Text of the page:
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alcohol advertising
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Press Release - 15 April 2005

Research could influence government policy on binge drinking and young people

The power of alcohol advertising to shape the way young people think about drinking is to be investigated by a team of researchers from the Universities of Bath, Birmingham and London.

The team will talk to 70 people aged 18-25 to ask their views on alcohol advertising on TV, radio, magazines and the internet, and if this makes them think they are ‘cool’ by drinking certain brands.

The project is likely to have significant implications for the Government’s Alcohol Strategy as previous research raised concerns by revealing how much young people drink but did not ask them in-depth how they feel about alcohol and particular brands.

The project - entitled Young People and Alcohol - begins this month (April) and will finish in September 2007.

Six researchers, led by Dr Christine Griffin of the University of Bath, will interview young people in three locations: a large Midlands city, and a seaside town and a market town in the West Country. The researchers prefer to keep the locations anonymous.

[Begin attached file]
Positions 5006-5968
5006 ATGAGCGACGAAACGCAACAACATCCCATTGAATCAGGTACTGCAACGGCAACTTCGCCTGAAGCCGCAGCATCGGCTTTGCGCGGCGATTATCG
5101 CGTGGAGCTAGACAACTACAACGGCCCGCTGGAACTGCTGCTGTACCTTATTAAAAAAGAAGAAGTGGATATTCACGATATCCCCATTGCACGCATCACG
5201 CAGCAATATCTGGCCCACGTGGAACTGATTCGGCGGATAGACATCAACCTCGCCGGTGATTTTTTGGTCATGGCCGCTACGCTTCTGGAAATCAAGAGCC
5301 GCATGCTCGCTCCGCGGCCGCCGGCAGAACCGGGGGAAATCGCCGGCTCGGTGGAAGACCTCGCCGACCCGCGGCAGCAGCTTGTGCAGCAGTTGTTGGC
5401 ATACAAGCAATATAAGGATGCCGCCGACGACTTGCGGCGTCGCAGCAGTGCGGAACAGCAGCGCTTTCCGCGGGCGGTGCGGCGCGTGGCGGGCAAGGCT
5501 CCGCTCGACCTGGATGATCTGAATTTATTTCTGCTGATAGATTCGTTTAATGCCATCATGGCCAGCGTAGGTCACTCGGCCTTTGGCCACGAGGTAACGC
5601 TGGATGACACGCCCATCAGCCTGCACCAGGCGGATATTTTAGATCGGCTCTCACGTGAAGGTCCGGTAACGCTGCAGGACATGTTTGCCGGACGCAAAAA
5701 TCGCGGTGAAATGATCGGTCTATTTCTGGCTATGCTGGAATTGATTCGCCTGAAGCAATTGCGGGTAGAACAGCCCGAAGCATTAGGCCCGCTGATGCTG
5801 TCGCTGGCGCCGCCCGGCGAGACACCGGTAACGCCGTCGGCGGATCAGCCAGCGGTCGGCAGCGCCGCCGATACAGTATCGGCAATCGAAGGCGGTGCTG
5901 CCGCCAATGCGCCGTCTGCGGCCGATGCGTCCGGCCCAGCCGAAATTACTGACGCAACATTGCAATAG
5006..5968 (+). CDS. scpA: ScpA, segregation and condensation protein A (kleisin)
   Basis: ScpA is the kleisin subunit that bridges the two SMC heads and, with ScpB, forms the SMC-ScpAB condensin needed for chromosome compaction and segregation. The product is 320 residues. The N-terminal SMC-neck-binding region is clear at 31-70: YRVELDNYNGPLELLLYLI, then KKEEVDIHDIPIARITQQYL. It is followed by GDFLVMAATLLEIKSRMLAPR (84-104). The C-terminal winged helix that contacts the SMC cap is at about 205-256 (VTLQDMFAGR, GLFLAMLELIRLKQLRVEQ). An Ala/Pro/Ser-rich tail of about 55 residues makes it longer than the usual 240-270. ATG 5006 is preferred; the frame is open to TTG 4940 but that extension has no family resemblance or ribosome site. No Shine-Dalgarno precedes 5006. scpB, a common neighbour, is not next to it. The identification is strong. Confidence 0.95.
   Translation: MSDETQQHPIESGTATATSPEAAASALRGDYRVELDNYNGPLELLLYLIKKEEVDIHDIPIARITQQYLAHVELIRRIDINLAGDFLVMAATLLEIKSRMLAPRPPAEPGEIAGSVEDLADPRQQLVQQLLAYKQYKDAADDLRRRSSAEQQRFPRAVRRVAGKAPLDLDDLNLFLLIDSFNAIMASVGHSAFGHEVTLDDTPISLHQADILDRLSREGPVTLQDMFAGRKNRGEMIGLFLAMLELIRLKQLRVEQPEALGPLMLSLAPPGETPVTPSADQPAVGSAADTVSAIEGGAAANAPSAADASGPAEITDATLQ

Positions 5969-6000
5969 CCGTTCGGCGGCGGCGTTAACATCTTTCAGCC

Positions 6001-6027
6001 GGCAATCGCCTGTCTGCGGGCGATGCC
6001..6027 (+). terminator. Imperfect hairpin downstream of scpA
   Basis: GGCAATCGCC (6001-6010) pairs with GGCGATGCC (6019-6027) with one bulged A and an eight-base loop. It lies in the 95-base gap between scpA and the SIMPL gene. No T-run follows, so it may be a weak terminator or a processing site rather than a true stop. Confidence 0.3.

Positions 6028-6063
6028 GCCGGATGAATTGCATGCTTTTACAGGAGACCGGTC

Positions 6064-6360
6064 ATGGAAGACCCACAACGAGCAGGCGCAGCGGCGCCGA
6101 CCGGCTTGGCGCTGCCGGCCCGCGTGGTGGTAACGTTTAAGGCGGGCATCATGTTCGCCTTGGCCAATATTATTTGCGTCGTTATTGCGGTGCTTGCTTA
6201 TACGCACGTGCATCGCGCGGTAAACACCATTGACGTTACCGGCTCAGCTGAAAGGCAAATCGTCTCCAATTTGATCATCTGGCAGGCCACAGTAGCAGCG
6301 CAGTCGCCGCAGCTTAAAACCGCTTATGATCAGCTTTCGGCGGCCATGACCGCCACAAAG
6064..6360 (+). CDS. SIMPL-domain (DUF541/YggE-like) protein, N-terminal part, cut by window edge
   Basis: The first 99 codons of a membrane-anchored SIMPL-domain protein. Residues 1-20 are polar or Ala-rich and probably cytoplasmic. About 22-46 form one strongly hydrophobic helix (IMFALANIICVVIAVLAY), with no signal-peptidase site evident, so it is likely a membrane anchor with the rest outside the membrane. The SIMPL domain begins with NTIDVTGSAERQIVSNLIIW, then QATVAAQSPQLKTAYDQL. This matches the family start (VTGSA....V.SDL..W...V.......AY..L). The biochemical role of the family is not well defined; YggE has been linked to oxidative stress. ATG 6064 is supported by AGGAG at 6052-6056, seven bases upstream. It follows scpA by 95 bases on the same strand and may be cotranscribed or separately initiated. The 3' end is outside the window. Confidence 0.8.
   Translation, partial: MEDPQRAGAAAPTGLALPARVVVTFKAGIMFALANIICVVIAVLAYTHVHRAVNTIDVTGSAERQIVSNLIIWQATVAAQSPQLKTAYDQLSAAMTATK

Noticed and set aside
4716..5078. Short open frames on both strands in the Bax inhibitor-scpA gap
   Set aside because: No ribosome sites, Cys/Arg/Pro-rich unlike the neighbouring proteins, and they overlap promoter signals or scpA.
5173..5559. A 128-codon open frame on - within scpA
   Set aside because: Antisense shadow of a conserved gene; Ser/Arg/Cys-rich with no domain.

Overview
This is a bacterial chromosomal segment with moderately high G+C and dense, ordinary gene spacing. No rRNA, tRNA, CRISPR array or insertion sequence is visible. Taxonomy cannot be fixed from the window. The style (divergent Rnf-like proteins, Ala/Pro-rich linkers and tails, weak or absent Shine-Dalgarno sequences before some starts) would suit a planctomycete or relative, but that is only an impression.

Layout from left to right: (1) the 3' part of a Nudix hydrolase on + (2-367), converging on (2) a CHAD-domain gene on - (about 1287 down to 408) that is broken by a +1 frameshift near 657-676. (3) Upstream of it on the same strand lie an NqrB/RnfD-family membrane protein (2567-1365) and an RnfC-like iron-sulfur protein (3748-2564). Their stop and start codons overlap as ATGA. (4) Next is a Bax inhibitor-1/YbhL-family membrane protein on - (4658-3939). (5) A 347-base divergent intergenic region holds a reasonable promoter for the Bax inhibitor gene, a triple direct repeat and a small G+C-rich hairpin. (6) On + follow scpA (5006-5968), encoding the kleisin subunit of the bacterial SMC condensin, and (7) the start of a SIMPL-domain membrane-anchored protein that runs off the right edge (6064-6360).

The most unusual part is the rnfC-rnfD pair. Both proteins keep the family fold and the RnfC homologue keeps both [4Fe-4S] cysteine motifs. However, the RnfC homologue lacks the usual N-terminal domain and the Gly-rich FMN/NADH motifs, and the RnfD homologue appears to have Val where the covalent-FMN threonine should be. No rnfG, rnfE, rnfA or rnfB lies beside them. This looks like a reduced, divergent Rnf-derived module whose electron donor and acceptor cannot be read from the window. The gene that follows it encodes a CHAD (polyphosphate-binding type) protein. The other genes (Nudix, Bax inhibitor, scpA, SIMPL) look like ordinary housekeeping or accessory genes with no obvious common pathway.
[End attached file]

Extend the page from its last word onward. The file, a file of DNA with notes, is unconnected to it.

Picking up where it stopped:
The team also includes Dr Isabelle Szmigin of the University of Birmingham’s Business School; Dr Chris Hackley, Royal Holloway College, University of London; and Dr Willm Mistral from the Mental Health Research and Development Unit, University of Bath.

“This project will investigate the ways that alcohol advertising might shape young people’s identities, for example by encouraging them to see themselves as cool or attractive, manly or feminine if they drink a particular product or a particular brand,” said Dr Griffin.

“We will analyse a selected sample of current alcohol adverts aimed at young people on TV, radio, magazines and the internet, examining the images and meanings associated with particular drinks.

“Our findings may have a significant impact on the Government’s strategy for reducing binge drinking.”

The research is part of a wider series of 25 projects – called the Identities and Social Action Research Programme – carried out in UK universities to study issues of identity in modern Britain and abroad. The £4 million programme, launched yesterday (Thursday April 14), is funded by the Economic and Social Research Council and the projects range from the regeneration of coalfields in Durham to a study of street children in Mexico.

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